First Things First
I have heard the phrase, “first things first,” so many times during my life. Growing up on a farm, it made perfect sense. Often there was an order or sequence to the chores facing us. Clearly, “first things first” implies a logic to how one goes about things. Usually if you did not do the first things, nothing else would be possible. Or things would start to go very badly.
When I left the farm to go to college, I did not hear the phrase as often. However, it surely applied to much of what I did in college and, then, later in life throughout my career. It probably also makes sense when we think about having a family. Likely it also makes sense when it comes to friendships and all the other adventures of life.
It occurred to me this morning when I was trying to do a little spiritual time, that it also very much fits the spiritual life. Some day, perhaps I will wake up and have nothing planned or nothing to do all day long. Then “first things first” may not apply. But that is not yet my state in life. And it does not even seem to be the state of life for the folks I know who are retired. Maybe “first things first” makes sense until we leave this earth!
The phrase, “first things first,” came to me when I looked at the lectionary readings for Morning Prayer, or Lauds, as the Benedictines call Morning Prayer. That is why I like using a lectionary. It forces me to engage the reading of the Psalms on a regular basis. And it prevents me from simply choosing my favorite ones.
The reading today was Psalm 5. The opening verses have the Psalmists saying, “Let my words come to your ear, O Lord; hear my sighs. Listen to the voice of my crying, my King and my God. As I make my prayer to you, listen to my voice in the morning; in the morning I will stand before you and await you.” (5:1-3) For some reason the point of the reading for me today was the emphasis on “the morning.”
Unless we die during the night, we all experience morning. Morning comes whether we slept well or miserably. Morning happens regardless of whether we are sick or healthy, poor or wealthy. Morning comes. It is a fact; it is an event. On its own, morning’s coming is neutral…neither good nor bad in itself. Mornings become good or bad, welcomed or hated, depending on how we see the morning, how we greet it and what we do with it.
This morning’s reading for Lauds caused me to think about my mornings. My mornings are fairly routine. Normally I am the first one out of bed. So I have the place to myself. There is the inevitable cup of coffee, some time spent with the newspaper and a quick, first glance at my technological connections. It is easy to slip into the shower, dress and run right into the work of the day.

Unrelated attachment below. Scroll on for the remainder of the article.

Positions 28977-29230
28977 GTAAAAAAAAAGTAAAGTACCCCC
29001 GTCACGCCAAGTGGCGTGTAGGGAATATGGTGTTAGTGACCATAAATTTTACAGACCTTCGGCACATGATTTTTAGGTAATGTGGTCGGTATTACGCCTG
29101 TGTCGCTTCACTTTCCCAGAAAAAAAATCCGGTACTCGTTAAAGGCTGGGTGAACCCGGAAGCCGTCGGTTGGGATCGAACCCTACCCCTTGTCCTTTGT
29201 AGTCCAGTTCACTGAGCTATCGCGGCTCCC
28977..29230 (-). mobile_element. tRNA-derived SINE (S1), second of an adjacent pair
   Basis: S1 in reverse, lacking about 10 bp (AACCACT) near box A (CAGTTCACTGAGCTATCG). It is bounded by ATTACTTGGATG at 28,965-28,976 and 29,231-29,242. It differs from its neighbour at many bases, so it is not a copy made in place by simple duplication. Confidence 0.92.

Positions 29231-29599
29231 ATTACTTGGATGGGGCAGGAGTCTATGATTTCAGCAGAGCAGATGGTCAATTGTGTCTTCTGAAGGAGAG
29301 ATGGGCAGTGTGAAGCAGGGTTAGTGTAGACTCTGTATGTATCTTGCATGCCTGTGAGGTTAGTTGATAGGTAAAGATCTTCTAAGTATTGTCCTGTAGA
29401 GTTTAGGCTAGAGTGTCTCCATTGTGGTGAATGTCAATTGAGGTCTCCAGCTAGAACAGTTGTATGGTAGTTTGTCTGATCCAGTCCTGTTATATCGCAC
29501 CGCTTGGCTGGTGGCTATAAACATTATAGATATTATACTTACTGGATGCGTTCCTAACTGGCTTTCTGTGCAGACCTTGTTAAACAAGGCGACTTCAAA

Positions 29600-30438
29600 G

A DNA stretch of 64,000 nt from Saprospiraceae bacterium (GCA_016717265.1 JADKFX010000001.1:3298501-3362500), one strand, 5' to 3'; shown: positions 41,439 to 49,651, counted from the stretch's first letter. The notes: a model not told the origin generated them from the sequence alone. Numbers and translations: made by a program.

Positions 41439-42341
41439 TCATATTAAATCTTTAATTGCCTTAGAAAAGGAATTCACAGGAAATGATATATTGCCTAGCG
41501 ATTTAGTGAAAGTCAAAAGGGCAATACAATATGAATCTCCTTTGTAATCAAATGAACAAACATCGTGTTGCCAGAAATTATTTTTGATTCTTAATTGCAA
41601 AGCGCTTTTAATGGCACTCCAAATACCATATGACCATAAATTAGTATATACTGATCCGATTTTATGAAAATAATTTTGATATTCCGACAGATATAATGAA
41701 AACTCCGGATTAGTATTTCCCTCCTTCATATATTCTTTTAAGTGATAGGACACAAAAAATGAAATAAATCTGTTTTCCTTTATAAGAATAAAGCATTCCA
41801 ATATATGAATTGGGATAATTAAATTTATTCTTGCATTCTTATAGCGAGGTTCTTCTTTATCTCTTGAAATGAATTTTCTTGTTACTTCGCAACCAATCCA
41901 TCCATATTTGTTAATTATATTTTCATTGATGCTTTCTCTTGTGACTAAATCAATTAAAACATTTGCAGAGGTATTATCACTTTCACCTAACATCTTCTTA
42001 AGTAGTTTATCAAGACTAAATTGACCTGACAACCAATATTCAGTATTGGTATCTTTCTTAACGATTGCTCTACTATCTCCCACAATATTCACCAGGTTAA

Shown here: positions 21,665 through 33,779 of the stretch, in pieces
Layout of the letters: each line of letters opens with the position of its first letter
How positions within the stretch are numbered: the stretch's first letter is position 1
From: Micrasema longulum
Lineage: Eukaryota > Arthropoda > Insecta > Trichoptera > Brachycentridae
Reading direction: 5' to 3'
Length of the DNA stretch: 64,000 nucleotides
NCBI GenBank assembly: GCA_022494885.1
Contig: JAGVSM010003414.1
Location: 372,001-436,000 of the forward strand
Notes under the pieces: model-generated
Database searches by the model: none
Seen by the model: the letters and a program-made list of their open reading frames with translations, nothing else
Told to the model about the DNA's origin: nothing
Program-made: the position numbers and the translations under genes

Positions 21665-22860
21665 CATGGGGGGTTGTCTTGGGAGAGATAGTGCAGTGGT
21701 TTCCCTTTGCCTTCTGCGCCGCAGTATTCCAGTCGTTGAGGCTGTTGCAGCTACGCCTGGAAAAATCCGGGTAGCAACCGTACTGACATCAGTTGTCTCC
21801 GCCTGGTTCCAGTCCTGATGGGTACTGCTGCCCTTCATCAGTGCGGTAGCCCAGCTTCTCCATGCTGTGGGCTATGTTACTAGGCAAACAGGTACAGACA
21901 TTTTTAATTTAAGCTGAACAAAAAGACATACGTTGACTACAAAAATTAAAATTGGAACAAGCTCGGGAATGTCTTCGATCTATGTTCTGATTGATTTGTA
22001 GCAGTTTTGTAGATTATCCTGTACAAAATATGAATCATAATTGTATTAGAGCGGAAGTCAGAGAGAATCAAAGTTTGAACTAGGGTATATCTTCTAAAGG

As I reflect on this, I realize it is not bad. But it is not inherently spiritual. I like reading the sports’ page, but it is seldom a spiritual experience nor does it feed my soul. Whether my team wins or loses does not affect my day. I begin to get a sense that I might not be doing a very good job of “first things first.”
None of my morning routines are bad. But none are spiritual. I confess that I would tell you spirituality is important to me, but when I am honest, it may not be “first things first.” I realize the Psalmist has challenged me. I do not feel like a failure. Rather I sense that I am not yet doing what I say is important. Or that I am not doing it in the order that makes sense.
So what do I do? Typically in spiritual matters, huge changes do not have much chance of success. I am in favor of what I call incremental spirituality---first things first. If I can make small changes---incremental changes---then significant results can happen.
I do not plan to give up coffee, the sports’ page or any of my normal morning routines. But what I would like to do is incorporate the lectionary readings for the morning (Lauds) a little earlier in the day. I will spend a little time with the reading of the Morning Prayer. I have it on my phone as an application. So in addition to checking the early morning emails, I can also access the reading of the day.
Even if I take only a few minutes in meditative pondering the morning reading, that is likely to give my morning a spiritual start. In my case it is not an addition to the day. Normally I do it later in the morning. There is nothing wrong with that. But I have been thinking, “first things first.”
If spirituality is important to me, as I say it is, then “first things first.” I will move the spiritual into a more significant time of the day. I want to take a few minutes in the morning and stand before the Holy One and await that Presence.